MANCHEGO CHEESE IDENTIFICATION: AUTHENTICITY MATTERS

I’ve already talked here about the importance of buying authentic Manchego cheese. But with the Holiday season already started it’s a good time for a reminder on how to identify this quality product.

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The genuine Manchego is easy to spot if you remember the following features:

  1. A cylindrical shape and a firm, compact consistency. Both the flat top and bottom, known as the flor, and the sides, known as thepleita, have a distinctive pattern which characterizes the cheese.
  2. Maximum weight: 4 kg (8.8 pounds)
  3. Maximum height and diameter: 14 cm (5.5 inches) and 22 cm (8.7 inches) respectively.
  4. As well as the serial-numbered casein tab on one side of the cheese, there should be a back-label on top of the cheese’s commercial label.

Remember to be genuine. Only buy genuine quality.

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THE MANCHEGO CHEESE TRAIL

Many say that cheese is the new wine when it comes to food & drink tourism.

Certainly, if you’re a curious mind like me, the idea of spending a holiday collecting memorable eating and drinking experiences while discovering a unique region, is a captivating one.

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The Napa Valley winemakers were the pioneers of this trend. They started promoting the Napa trail in the 70’s, a route that’ now famous worldwide – partially thanks to the 2004 movie “Sideways”. Soon the Spaniards, French, Italians, Australians and the whole lot, took note of the Napa success and started advertising their own routes. BTW – I would love to do them all, why not a worldwide wine trail? Tempting, uh?

Now it seems cheese is taking on the same steps. At both sides of the Atlantic, the trend is confidently gaining pace: the Vermont & Wisconsin trails, the Swiss cheese & chocolate routes, the itineraries in Normandy combining cider & cheese; they all seem fantastic holiday propositions to me!

Also on a sensory level, the Spanish La Mancha region has a lot to offer. On the one hand, the largest vineyard in the world is here; on the other, this is the capital of the delicious and unrivalled Manchego cheese.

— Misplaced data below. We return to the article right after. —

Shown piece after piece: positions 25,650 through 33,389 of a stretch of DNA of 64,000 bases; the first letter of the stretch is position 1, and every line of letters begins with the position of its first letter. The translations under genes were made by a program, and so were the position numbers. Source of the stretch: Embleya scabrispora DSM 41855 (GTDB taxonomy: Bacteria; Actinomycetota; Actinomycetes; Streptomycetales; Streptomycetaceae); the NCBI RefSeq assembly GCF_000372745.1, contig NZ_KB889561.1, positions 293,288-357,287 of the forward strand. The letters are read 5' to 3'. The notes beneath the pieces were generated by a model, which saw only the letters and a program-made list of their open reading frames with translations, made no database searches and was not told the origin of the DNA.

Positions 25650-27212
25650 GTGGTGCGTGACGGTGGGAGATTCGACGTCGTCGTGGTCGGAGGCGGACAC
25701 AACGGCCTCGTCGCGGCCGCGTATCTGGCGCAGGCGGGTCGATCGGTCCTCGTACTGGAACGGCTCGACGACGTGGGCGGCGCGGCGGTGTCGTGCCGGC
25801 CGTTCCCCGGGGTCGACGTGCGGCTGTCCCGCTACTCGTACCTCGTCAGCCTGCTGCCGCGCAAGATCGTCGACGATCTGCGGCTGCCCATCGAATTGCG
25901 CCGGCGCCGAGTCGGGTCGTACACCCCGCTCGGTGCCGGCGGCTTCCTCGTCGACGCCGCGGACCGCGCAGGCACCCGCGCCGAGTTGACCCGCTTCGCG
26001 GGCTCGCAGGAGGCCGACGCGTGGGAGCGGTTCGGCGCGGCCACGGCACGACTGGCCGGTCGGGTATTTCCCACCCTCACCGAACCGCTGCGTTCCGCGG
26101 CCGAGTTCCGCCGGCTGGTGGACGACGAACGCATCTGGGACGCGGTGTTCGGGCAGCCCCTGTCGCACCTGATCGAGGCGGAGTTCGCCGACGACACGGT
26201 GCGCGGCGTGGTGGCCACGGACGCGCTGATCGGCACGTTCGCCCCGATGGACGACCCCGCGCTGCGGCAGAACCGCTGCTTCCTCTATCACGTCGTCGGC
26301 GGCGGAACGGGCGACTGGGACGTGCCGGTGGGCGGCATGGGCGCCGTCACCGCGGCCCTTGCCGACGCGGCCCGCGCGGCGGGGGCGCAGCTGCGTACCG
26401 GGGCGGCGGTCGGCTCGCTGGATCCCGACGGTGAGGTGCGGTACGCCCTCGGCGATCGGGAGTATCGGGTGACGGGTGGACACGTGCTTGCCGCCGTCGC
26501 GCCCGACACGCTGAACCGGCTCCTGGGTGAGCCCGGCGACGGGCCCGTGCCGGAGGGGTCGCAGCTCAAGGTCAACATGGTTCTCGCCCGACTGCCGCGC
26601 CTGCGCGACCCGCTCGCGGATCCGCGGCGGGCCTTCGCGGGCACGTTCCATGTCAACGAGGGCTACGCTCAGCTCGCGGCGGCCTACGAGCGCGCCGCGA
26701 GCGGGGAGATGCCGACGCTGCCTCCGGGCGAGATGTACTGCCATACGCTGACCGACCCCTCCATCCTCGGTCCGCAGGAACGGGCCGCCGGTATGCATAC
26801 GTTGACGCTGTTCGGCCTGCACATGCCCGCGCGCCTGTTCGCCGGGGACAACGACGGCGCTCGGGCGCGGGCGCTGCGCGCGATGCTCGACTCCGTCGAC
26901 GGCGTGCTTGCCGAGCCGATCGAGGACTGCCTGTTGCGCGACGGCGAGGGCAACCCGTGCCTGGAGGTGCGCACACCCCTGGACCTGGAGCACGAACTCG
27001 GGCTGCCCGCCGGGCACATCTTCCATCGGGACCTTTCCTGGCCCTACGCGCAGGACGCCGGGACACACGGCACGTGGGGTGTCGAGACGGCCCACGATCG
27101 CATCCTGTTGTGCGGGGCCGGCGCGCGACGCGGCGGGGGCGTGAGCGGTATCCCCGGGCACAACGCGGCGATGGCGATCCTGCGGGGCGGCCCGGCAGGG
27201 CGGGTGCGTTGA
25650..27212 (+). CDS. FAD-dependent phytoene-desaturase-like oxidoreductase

A diverse and colorful region, that Lonely Planet describes as “flat, undulating plains of henna-colored earth striped with olive groves, wheat fields and grape vines complemented by the drama of hilltop castles and deep canyons sliced into the landscape”. Isn’t this the perfect set up for an unforgettable culinary vacation?

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A region that’s also home to another famous route: the Don Quixote’s pilgrim trail. This path that follows the steps of the famous Cervantes’ classic novel character across 250km includes beautiful sights such as the windmills in Consuegra or Campo de Criptana. Totally recommendable!

So if you can envision a holiday sipping top quality wines, enjoying the taste of fantastic cheeses, and taking in the dramatic (oh, so poetic!) scenery, then the Manchego trail is waiting for you.

The Manchego Cheese

Yes, La Mancha is a region located in the Iberian Peninsula. But this doesn’t mean that all that’s Iberian is Manchego too.

I’m saying this as it has come to my attention that many American shoppers, confused about their “Manchego” appearance, are buying Iberian cheeses in the belief that they buy genuine Manchego.

What’s even worse: They’re paying the prize of the authentic gem but bringing a mere lookalike home!

“Queso Ibérico” or “Iberian Cheese” is a Spanish cheese made from a mixture of cow’s, sheep’s, and goat’s milk. The ratio of blend used in the making is constantly altered according to seasonal availability. Also, the aging time for this lookalike varies a lot depending on the maker.

If you’ve been following my posts, you would know about the high standards all genuine Manchegos meet. As the regulating council oversees every single aspect of the cheese making process – from the Manchega sheep’s diet to the final aging of each cheese – top quality consistency is achieved in every single Manchego.

Hard work, yes, but a supreme taste no other cheese can match pays off.

The name “Manchego cheese” refers to the cheese made in the La Mancha region of Spain using milk from Manchega ewes and aged for at least sixty days.  Manchego cheese is made from pasteurized milk, or unpasteurized milk if the cheese is hand-made, from ewes raised by registered Denomination of Origin farms.